MS Word 2007 to WordPress – Publish to Blog
This example tests the previously supported Publish to Blog functionality of Word 2007 and previous versions of WordPress. Unfortunately, WordPress has dropped support for this feature which used to be enabled by General Settings>Writing support XML or Atom. Now the only option is to use the Kitchen Sink cut and paste from Word feature.

Dump some dummy (Lorem Ipsum-ish)Text into any version of Word. Open the document you wish to paste from, select by highlighting Edit, Select All including graphics, tables, textboxes etc. or use the Windows Keyboard shortcut Ctrl+C or Mac Cmd+C copy selection to clipboard click on the area of the document you wish to import to and then Click the Word briefcase Paste from Word button. Looks like this:W Paste from MS Word Button in the Kitchen Sink

Click on the Kitchen Sink paste from Word – W Button. You will now be able to paste your clipboard from MS Word into the WordPress visual editor and not just use plain text!

Let’s look at the results: “MS Word 2007 to WordPress – Publish to Blog
This example tests the previously supported Publish to Blog functionality of Word 2007 and previous versions of WordPress. Unfortunately, WordPress has dropped support for this feature which used to be enabled by General Settings>Writing support XML or Atom. Now the only option is to use the Kitchen Sink cut and paste from Word feature. Lorem Ipsum Dummy Text Wrap. Lorem Ipsum dolor sit amet, consectetuer adipiscingelit….”
Above is what a simple Ctrl+V or Paste of the clipboard looks like without the kitchen sink W Paste button. It’s a pure txt dump with no formatting or objects.

I’ll relieve you of the suspense, there is no difference between a keyboard cut and paste and using the Kitchen Sink Word Menu Tab, both accomplish the same clipboard dump, but only plain text.  Anything else in the clipboard is stripped, meaning it has the same function as the T briefcase (plain text), you have to go individually import any object in the Add Media panel.

This is what that txt should have looked like from Word. I had to save it as a .png file and upload it through the media panel or click on the Add Media button and drag and drop.MS Word to WordPress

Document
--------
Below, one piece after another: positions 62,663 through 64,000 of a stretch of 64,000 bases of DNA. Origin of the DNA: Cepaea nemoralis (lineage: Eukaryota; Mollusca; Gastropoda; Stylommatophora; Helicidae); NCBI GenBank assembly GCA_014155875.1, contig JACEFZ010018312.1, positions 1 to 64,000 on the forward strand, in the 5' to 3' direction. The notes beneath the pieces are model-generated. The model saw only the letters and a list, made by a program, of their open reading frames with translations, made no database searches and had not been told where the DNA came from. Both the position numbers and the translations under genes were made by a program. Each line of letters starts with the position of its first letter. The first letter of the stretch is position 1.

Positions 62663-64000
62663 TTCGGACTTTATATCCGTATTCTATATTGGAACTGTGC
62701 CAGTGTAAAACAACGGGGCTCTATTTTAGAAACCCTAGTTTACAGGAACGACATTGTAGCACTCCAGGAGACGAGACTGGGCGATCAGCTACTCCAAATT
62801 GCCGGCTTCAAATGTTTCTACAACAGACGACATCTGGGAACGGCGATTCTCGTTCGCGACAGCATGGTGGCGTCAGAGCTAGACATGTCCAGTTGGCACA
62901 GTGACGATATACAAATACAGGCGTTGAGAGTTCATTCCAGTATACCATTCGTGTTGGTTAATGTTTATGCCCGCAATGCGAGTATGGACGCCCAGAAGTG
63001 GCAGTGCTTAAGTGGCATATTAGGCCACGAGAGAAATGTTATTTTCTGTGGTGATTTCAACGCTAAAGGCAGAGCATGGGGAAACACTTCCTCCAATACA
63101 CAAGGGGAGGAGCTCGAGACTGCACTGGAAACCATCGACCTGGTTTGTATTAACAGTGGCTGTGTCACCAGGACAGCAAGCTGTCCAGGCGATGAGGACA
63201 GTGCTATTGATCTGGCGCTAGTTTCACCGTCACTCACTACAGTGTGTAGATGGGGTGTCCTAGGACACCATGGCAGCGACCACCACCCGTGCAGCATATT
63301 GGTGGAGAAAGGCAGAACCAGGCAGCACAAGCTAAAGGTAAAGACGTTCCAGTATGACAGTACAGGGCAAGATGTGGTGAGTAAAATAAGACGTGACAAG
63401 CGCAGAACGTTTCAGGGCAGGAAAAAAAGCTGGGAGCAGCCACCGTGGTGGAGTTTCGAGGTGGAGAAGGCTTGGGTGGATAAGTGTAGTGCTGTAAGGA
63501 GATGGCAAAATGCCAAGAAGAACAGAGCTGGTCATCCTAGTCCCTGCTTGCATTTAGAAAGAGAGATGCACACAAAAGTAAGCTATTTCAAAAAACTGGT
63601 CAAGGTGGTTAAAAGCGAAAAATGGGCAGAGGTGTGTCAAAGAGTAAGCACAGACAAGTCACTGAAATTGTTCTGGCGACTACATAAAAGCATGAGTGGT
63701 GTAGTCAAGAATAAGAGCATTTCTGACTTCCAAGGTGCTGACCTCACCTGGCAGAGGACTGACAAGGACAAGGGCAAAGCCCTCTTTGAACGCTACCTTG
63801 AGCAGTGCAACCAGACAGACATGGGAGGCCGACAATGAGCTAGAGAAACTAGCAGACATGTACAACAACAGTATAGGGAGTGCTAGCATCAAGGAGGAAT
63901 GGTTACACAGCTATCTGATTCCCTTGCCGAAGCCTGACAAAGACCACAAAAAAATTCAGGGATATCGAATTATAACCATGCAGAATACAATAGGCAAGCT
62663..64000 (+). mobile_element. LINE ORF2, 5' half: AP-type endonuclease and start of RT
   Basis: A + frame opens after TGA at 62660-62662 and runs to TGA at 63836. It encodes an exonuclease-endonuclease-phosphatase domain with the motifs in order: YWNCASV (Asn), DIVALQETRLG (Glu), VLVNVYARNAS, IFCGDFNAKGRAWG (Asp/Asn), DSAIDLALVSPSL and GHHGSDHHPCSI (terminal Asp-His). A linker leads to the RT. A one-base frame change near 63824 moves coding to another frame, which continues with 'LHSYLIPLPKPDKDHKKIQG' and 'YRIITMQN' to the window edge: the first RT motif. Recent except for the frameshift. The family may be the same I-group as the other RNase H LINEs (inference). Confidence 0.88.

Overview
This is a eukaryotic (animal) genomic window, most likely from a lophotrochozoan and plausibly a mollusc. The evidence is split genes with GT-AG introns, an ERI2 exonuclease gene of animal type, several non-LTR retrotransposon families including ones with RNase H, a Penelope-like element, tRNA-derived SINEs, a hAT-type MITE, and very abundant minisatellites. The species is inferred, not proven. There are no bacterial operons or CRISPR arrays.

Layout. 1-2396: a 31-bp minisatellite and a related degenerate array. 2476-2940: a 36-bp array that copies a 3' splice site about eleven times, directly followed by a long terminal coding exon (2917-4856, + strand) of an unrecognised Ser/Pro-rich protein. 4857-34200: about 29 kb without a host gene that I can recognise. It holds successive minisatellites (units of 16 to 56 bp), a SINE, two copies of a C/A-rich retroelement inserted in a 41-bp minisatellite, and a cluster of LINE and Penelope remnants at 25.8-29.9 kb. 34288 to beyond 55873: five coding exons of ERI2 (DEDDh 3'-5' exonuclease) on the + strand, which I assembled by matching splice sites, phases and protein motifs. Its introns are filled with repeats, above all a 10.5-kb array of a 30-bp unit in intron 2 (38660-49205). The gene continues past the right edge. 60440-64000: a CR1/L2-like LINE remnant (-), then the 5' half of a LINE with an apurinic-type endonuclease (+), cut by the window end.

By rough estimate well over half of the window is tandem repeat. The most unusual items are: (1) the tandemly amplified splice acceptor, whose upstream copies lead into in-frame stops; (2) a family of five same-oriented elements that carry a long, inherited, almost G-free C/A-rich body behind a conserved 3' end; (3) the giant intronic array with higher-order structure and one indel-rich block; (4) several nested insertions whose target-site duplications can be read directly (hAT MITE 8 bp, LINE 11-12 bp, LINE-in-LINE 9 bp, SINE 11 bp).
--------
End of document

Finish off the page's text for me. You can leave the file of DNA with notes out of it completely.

In the next article in the series, I offer an alternative for Windows users, see my follow-up article: Live Writer to WordPress

This entry was posted in Class Assignments by Michael T Reidy. Bookmark the permalink.

About Michael T Reidy

I am a student in the Web Development Associates of Applied Technology degree program at Clark College, Vancouver, WA. Our instructor is Lorelle VanFossen who was a senior editor of the WordPress codex. I have been working with computers for over 25 years. My first computer job was managing electronic data processing (EDP) for the US Department of Commerce as the Assistant Manager for Electronic Data Processing (AMEDP) in the Tulsa Regional Office of the 1990 Decennial Census. The computer was a midrange DEC VAX/VMS. Soon after, PC Networks became popular and I became a Microsoft Certified Systems Engineer (MCSE+I) and Trainer (MCT). I was recruited by IBM Sales as a Field Technical Support Specialist to launch their new PC Server brand. A few years later, I was invited to join IBM Global Services as a Team Lead Professional Server Expert (PSE) and Global IT Architect for Systems and Storage. I was both a contributing member and review board architect of IBM Global Services Reference Architecture. As Lead Architect for Integrated Storage Management Services (ISMS), I was the sole author of the IBM Global Services (GS) Method for Lean Storage Services: ISMS. When IBM Global Services offshored to India in the financial crises of 2007, I relocated to Vancouver, WA. For the past six years, I have worked independently as an Audio/Video Producer and Web Manager. In my personal life, I am the Minister of the St Clare Fraternity of the Secular Franciscan Order in Portland, OR and a Regional Councilor for Troubadours of Peace (ToP) Region in the Pacific Northwest states of OR, WA, AK, ID. I am responsible for Communications Technology development for ToP Region. I served the National Franciscan Order – USA (NAFRA) as a Q Committee member (AV Producer) for the NAFRA Quinquennial XVIII in Chicago, 2012. I twice received the President’s Volunteer Service Award for National Engineers Week: Introduce a Girl to Engineering Day. I chaired the efforts of IBM, in conjunction with Intel, to promote minority recruitment in engineering through such programs as: Hermanas: Diseña Tu Futuro (Design Your Future). I was also an elementary and secondary classroom advocate for Science, Technology, Engineering and Math (STEM). I currently volunteer as a Spiritual Care Volunteer for Legacy Hospital, Salmon Creek and as a Hospice Volunteer for the Veterans Administration in Vancouver, WA.